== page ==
Michael Goldberg delivers his closing rebuttal for Ehsan Khan, who suffered permanent brain damage in a tractor trailer collision. Jurors Wednesday awarded $20 million in the case.
Marietta, GA—A Cobb County State Court jury awarded $20 million Wednesday afternoon for the catastrophic brain injury a Pakistani immigrant suffered in a 2013 collision with a tractor trailer. Khan v. Moore Freight Service Inc., et al., 14A-27627.
Ehsan Khan, 57, sustained lifelong brain damage when a tractor trailer driven by John Teal ran a red light in Kennesaw, Georgia and struck a car carrying Khan and his wife, Ghulam. The crash has left Khan, who emigrated from Pakistan in 2009 before becoming an American citizen, unable to walk or care for himself.
Teal, and his employer at the time, Moore Freight Service Inc., stipulated to liability for the crash, leaving the jury to decide damages alone. Wednesday’s verdict includes $16.25 million to Michael Smith, as Khan’s conservator, and $3.75 million to Ghulam Khan on her loss of consortium claim.
The award is the lion’s share of the $24.8 million the Khans’ attorneys, Joe Fried and Michael Goldberg, of Fried Rogers Goldberg, requested.
“We obviously had concerns as to whether the jury could look past the fact that our clients are Muslim and are from Pakistan,” Goldberg told CVN after the verdict. “But the jury was able to do exactly what the law says to do. They looked at the evidence and put aside all prejudices and sympathies and awarded what the case was truly worth.
“It is really amazing to find out that everyone can get a fair shake in front of a jury,” Goldberg said.
Swift Currie's Roger Harris, who represented Moore Freight and Teal, declined to comment on the verdict.
The decision capped a three-day trial that centered on the type and cost of care Khan would need for the rest of his life. During Wednesday morning’s closings, Harris argued Khan would not incur many of the future medical expenses plaintiffs requested because Khan’s family provided much of his home care. “Despite what plaintiffs’ counsel may argue, ladies and gentlemen, it is appropriate for you to consider reducing the life care plan costs that you find will not be incurred,” Harris said.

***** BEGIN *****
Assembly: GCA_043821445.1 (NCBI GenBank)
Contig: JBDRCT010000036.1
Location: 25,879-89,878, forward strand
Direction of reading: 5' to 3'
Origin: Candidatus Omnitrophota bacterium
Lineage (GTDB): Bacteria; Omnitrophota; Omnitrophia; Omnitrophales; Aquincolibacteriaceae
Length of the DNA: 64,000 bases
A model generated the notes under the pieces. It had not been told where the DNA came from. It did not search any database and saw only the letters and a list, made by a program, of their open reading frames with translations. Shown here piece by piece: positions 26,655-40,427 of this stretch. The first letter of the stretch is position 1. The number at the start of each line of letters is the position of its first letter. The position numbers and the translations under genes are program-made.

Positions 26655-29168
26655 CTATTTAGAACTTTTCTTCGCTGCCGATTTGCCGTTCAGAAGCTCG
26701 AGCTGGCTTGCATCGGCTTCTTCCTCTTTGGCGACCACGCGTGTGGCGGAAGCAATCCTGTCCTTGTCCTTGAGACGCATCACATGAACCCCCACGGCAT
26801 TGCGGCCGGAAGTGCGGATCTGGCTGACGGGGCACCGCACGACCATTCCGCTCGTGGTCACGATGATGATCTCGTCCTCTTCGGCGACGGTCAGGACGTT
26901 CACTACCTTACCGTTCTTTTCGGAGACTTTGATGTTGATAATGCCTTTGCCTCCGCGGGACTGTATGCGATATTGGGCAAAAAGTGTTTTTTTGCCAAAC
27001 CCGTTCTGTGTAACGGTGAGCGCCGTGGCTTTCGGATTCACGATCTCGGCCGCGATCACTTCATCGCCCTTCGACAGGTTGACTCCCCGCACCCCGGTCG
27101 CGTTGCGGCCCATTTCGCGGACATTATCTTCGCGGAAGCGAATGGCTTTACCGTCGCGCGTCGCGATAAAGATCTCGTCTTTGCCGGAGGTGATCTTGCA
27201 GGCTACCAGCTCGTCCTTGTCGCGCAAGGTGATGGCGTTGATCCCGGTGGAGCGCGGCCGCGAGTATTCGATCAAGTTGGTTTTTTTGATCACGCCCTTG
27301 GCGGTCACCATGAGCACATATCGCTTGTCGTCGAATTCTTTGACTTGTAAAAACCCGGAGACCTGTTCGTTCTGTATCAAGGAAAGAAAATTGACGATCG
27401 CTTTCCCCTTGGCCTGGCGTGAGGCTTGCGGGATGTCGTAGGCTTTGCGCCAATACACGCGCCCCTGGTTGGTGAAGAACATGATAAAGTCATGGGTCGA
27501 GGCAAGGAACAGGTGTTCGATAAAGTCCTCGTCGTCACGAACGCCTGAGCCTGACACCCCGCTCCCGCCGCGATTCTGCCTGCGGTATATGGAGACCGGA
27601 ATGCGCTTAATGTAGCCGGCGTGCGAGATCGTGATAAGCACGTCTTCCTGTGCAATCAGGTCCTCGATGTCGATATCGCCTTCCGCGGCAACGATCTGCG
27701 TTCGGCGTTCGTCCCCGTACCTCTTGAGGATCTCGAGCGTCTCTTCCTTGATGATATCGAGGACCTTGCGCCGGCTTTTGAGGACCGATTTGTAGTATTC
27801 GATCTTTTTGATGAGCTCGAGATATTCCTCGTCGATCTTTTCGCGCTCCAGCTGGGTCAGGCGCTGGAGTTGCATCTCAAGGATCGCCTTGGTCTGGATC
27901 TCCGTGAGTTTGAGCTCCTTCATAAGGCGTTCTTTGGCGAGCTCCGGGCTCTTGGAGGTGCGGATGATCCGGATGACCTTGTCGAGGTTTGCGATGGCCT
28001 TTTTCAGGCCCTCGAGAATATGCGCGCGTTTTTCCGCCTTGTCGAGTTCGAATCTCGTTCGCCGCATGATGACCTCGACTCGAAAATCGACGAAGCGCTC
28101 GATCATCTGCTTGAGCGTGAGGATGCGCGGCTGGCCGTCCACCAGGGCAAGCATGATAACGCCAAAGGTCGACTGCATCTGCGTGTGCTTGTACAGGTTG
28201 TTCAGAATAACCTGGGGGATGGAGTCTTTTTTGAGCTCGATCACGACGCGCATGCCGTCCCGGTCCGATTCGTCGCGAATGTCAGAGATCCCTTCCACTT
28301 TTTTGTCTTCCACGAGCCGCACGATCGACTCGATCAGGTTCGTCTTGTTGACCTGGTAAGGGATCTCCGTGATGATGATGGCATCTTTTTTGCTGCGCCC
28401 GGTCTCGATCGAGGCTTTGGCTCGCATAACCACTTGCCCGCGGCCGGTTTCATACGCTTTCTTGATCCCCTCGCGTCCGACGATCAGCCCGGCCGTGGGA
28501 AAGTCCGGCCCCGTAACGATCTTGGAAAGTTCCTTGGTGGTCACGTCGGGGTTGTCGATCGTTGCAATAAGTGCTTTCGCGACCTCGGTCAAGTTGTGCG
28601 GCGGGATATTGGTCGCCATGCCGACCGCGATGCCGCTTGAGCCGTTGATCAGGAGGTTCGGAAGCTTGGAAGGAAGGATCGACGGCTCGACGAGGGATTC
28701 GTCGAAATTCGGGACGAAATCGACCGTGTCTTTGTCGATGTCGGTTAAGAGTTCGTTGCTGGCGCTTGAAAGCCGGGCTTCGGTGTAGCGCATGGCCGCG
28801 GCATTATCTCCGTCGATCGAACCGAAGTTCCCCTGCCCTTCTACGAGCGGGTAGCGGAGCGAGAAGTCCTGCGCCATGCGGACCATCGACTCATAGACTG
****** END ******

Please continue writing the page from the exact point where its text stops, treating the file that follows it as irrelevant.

Harris also attacked the validity of the life care plan completed for Khan by plaintiffs’ expert, Sarah Lustig, and he argued the Khans’ legal team provided the pricing that supported the plan. “Ms. Lustig did nothing to verify the information,” Harris said. “Now [plaintiffs’ attorneys] want to pass that off as me poking at Ms. Lustig, but that’s a fact, ladies and gentlemen. The pricing information that she used in her life care plan was provided to her by the attorneys.”
Harris reminded jurors Moore and Teal both accepted responsibility for the accident. “I think you all agree that we do not hear it enough of people and corporations taking responsibility for their actions,” Harris said. “And in this case, that is exactly what my clients have done.”
But Goldberg argued defendants’ acceptance of liability for the crash did not warrant a discount on damages. “The idea would be this,” Goldberg said in his closing rebuttal. “I run into the back of your car. I do $1,000 worth of damage to your car. I say, ‘You know what? It’s my fault. I ran into the back of your car. Here’s $50.’ What? Is that fair? Is that fair to both parties?”
Goldberg noted the defense did not provide medical evidence to counter Lustig’s life care plan. “No doctor is going to come in here and say that [Khan] doesn’t need, at the bare minimum, what’s contained in this life care plan,” Goldberg said. “And if the family decides to [provide care] for him? God bless them. They should be able to keep the money. They’re going to do the job for him? The money should go to them.”
The Khans’ attorneys also attacked the defense argument that damages should be reduced because Khan’s life may be shortened by the crash. “Folks, if [the defense] is right, this is not a $25 million case,” Fried said in closings. “But not for the reason they’re saying. I would say it’s a $40 million case, because you destroy somebody’s life for years and years, and then you kill them 10 years early. If you want to accept their position [on Khan’s life expectancy] you can’t just discount the fact that they’re taking 10 years [away].”
Jurors took less than four hours to render their verdict.
CVN recorded the trial and will provide gavel-to-gavel video as soon as it is available.
Email Arlin Crisco at firstname.lastname@example.org.
Michael Goldberg and Joe Fried, of Fried Rogers Goldberg, represent Ehsan and Ghulam Khan.
Roger Harris and R. Matthew Shoemaker, of Swift Currie, represent Moore Freight and John Teal.